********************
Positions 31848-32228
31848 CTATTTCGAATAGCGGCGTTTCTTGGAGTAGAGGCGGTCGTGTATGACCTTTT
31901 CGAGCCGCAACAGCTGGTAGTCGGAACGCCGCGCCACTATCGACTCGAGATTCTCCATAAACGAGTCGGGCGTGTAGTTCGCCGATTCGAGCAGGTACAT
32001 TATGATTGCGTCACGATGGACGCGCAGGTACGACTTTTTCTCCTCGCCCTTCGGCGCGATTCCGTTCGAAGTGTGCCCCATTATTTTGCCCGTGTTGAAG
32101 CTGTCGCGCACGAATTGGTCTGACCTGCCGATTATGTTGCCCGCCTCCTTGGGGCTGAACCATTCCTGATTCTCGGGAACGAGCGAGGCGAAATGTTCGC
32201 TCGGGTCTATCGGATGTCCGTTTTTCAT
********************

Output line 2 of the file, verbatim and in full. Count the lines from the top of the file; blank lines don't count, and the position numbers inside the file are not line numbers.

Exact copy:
31848 CTATTTCGAATAGCGGCGTTTCTTGGAGTAGAGGCGGTCGTGTATGACCTTTT